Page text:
By Ray Flowers
Which team will emerge victorious in the 2009 World Series between the Phillies and the Yankees? In what follows I’ll give my thoughts on who it looks like will win this battle of two potent offenses.
Phillies: The fourth highest scoring team in the regular season (820 runs), the Phils also hit 224 home runs, tied for second overall with the Rangers.
The Phils boast four 30-homer bats in Ryan Howard, Jayson Werth, Raul Ibanez and Chase Utley. Howard and Ibanez are traditional slugger types whereas Werth (20 steals) and Utley (23 steals) bring a 20/20 game to the party. The Phillies also boast two solid table setters in Jimmy Rollins (100 runs, 31 steals) and Shane Victorino (102 runs, 25 steals). There is no finer group of six offensive weapons in the game in one lineup.
Yankees: The highest scoring team in the regular season (915), the Yankees also led baseball with 244 home runs.
Like the Phillies, the Yankees boast a powerful lineup with two 30-100 guys in Mart Teixeira and Alex Rodriguez. Nick Swisher also went deep 29 times with 82 RBI while Hideki Matsui (28-90), Robinson Cano (25-85),Johnny Damon (24-82) and Jorge Posada (22-81) are all also members of the 20-HR, 80-RBI club. And to think, I didn’t even mention their most important player yet in Derek Jeter.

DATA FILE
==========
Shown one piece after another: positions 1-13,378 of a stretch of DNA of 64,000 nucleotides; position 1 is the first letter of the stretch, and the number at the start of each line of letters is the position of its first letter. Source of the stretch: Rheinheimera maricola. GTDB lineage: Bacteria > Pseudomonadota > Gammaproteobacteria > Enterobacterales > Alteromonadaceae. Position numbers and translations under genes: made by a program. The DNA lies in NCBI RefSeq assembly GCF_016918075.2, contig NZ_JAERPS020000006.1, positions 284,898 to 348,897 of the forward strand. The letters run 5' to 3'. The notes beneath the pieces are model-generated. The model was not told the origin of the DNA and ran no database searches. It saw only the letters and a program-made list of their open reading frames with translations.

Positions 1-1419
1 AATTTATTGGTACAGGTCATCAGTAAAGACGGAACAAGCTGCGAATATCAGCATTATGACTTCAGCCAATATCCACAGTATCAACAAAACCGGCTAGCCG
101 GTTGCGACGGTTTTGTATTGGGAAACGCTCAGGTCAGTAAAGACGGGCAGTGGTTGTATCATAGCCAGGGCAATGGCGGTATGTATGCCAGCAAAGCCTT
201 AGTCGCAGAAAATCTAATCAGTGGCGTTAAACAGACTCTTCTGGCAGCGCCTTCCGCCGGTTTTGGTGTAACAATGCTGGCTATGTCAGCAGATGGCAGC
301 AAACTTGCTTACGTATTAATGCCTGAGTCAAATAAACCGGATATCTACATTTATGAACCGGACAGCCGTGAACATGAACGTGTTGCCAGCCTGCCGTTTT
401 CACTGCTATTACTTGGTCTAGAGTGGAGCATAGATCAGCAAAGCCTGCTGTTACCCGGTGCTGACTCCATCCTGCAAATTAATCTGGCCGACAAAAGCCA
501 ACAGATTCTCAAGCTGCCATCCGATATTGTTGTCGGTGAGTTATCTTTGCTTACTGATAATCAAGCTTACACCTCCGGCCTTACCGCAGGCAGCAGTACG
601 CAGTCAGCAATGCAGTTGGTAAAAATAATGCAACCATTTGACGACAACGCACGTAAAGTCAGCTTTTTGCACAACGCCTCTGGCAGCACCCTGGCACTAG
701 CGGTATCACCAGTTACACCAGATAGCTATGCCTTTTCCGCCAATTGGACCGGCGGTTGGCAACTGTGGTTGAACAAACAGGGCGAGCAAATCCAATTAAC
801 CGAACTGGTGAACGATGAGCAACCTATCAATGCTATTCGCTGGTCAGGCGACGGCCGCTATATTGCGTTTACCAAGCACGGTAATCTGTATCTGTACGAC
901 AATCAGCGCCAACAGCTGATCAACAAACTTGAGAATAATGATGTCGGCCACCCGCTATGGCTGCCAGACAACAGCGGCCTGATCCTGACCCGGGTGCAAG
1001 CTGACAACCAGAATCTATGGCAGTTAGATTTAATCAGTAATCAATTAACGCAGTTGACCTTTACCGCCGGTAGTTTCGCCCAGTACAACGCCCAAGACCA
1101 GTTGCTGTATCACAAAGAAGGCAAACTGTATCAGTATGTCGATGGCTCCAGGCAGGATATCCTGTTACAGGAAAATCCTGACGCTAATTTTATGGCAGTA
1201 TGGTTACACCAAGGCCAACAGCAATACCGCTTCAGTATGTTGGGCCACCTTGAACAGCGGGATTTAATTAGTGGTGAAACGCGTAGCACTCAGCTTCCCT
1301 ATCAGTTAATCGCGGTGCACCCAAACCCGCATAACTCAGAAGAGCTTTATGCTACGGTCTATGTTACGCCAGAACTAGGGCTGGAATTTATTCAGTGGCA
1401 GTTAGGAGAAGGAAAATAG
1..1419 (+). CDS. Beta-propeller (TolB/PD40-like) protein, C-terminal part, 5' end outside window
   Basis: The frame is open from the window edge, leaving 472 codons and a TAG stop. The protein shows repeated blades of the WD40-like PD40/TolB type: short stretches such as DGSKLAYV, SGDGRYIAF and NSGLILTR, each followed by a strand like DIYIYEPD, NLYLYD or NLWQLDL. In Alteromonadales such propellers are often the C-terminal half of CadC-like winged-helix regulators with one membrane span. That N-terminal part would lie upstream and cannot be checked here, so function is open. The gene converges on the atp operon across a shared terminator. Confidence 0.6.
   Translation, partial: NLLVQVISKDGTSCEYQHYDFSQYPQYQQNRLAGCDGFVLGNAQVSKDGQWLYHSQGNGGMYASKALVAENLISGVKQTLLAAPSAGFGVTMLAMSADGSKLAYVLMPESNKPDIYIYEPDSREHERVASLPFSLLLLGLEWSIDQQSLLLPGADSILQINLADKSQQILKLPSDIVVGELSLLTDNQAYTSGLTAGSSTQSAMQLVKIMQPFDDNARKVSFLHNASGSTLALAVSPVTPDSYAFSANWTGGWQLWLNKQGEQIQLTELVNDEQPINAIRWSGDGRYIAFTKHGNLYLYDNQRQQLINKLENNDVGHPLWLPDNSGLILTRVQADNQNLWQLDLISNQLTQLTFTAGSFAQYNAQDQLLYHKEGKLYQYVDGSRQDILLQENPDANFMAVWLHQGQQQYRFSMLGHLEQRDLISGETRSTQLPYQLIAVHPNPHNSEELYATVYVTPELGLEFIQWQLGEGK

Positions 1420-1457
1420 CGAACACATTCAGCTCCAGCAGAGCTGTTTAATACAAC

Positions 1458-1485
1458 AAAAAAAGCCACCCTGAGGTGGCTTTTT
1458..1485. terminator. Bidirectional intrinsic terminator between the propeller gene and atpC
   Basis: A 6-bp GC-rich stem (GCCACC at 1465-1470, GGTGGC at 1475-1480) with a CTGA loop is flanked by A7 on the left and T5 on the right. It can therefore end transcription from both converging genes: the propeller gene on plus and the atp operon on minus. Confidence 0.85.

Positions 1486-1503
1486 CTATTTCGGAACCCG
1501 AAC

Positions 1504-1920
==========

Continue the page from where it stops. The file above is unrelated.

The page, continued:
Both of these teams can bash, and both yards are clearly made for offensive explosions. Given the depth of both lineups this is almost a toss up, but I’ll go with the Yankees who figure to have an advantage when using the DH in the Yankees’ home park for up to four games.
Phillies: Finished eighth in ERA (4.16), 8th in WHIP (1.3520) and tied for 12th in K (1,153) during the regular season.
Cliff Lee is amazing, and Brad Lidge has apparently figured things out at the back end of games. Pedro Martinez has also dialed back the calendar some seven or eight years. Joe Blanton and J.A. Happ can start or relieve at this point, but the key to this unit is twofold. (1) Can Cole Hamels recapture last year’s success? (2) Will that bullpen be able to get leads from the starters into the hands of Mr. Lidge, and will he be able to convert if they do?
Yankees: Finished 12th in ERA (4.26), 7th in WHIP (1.3517) and 4th in K (1,260) during the regular season.
The Yankees didn’t give CC Sabathia the keys to Fort Knox to waste away on the bench, so it looks like he might be asked to go in Games 1, 4 and 7. Andy Pettitte continues to come through in big games, and A.J. Burnett might be erratic, but the man has no-hit stuff every time he takes the mound. There are no concerns here about the bullpen as Mariano Rivera is the all-time playoff reliever, and with Joba Chamberlain on hand to help Phil Hughes to get the ball to Mariano, things are looking pretty good.